While Desmond and Brubeck's engagement at the Bandbox was a commercial success, they fell out over personal and financial concerns. Desmond moved to New York in 1950 to perform with pianist Jack Fina on alto saxophone and clarinet. At the same time, Brubeck formed a new trio that began to receive critical acclaim. Desmond soon found out about the trio’s success and returned to San Francisco to see if he had a chance of joining his old friend’s group.
The story of how Desmond got back on Brubeck’s good side is amusing. Brubeck held a grudge against Desmond over the difficulties they had from when they last performed together. Brubeck, now married with three children, told his wife Iola that Desmond was not allowed in their home. One day, Desmond showed up at the door and Iola took him into the back yard, where Brubeck was folding diapers. Desmond pleaded with him, but Brubeck would consider hiring him back until the saxophonist offered to babysit his three children. This turned out to the offer Brubeck could not refuse.
The Brubeck quartet, with Ron Crotty on bass and Lloyd Davis on drums, soon found its niche performing for college audiences. In 1953 the quartet recorded an album, Jazz at Oberlin, which became a must have album for the college-aged crowd. On “Perdido,” Desmond and Brubeck demonstrate the beautiful interplay between their instruments which became the group's core sound Desmond is equally comfortable playing any duration of phrase, whether it is long or short. His repetition of phrases in different registers shows the witty nature of his improvisations.
The quartet followed the success of Oberlin with another live recording, Jazz at the College of the Pacific, which featured Joe Dodge on drums. Based on the strength of these albums, Columbia Records signed the quartet. Their first release for Columbia was the 1954 LP Jazz Goes to College. This release mixed cuts recorded at concerts from the University of Michigan, University of Cincinnati and a return concert at Oberlin College. The success of the group led Time Magazine to write a piece about the group in 1954, with Brubeck on the cover.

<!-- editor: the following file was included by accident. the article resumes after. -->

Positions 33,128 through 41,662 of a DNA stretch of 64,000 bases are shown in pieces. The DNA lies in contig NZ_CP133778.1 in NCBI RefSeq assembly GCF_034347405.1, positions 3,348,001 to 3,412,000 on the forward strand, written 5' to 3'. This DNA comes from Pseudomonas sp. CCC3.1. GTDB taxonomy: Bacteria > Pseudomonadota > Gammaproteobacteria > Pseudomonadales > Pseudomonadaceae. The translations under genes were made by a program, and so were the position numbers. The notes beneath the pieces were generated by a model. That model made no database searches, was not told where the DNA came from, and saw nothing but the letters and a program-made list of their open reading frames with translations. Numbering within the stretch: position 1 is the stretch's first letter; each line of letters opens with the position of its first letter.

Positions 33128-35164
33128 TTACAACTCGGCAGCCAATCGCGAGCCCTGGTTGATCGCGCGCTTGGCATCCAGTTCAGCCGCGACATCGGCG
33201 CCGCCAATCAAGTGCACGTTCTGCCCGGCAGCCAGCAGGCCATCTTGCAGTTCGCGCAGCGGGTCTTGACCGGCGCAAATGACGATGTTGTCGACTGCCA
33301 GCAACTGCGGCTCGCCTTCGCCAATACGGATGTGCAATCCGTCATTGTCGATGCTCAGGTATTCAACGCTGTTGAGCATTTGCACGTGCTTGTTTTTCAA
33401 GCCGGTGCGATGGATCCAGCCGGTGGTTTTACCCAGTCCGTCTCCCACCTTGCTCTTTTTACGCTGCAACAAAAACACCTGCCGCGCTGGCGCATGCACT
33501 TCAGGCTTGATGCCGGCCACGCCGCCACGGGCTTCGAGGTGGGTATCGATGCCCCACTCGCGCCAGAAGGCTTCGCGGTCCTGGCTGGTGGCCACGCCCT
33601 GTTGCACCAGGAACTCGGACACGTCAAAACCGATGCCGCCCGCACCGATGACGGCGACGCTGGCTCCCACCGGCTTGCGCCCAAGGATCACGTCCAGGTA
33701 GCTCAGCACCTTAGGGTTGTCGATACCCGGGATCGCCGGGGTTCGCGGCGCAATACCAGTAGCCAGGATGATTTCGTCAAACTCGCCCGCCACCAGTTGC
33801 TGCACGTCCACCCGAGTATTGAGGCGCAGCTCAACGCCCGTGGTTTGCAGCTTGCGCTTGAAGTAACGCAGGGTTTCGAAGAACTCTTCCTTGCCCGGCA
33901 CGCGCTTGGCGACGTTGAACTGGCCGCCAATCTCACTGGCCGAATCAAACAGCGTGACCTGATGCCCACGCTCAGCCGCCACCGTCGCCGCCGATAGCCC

The lineup of Brubeck's group in their years at Columbia included either Norman Bates or Bob Bates on bass while Joe Dodge continued on drums. The group's now-classic lineup started to take form in 1956, when Joe Morello joined on drums and bassist Eugene Wright came on board in 1958. It was the addition of Morello on drums that allowed the quartet to experiment with different time signatures.
In 1959, the group released Time Out, one of the most successful and imitated albums in jazz history. The group constructed an album that intentionally departed from the typical 4/4 time signature common to most jazz. All seven tracks on the album featured unconventional meters, yet still emphasized the swing feel of jazz. All of the songs were written by Brubeck, except for Desmond's “Take Five,” which became a hit and is one of the most recognizable songs in the jazz canon.
On “Take Five,” Desmond's playing is remarkable for its weightless attack while still swinging in the 5/4 meter. Because of the clarity in his phrasing, Desmond’s soloing seems to have a life of its own.
During their years together, Desmond and Brubeck had a deal. If Desmond wished to record or perform without Brubeck, he could not do so with another piano player. This led to a series of memorable collaborations with guitarists, such as Jim Hall, and baritone saxophonist Gerry Mulligan. He and Mulligan can be heard on the 1957 recording of "Battle Hymn of The Republican," a witty take on the changes to "Tea for Two," while Desmond and Hall can be heard on 1963's "Take Ten."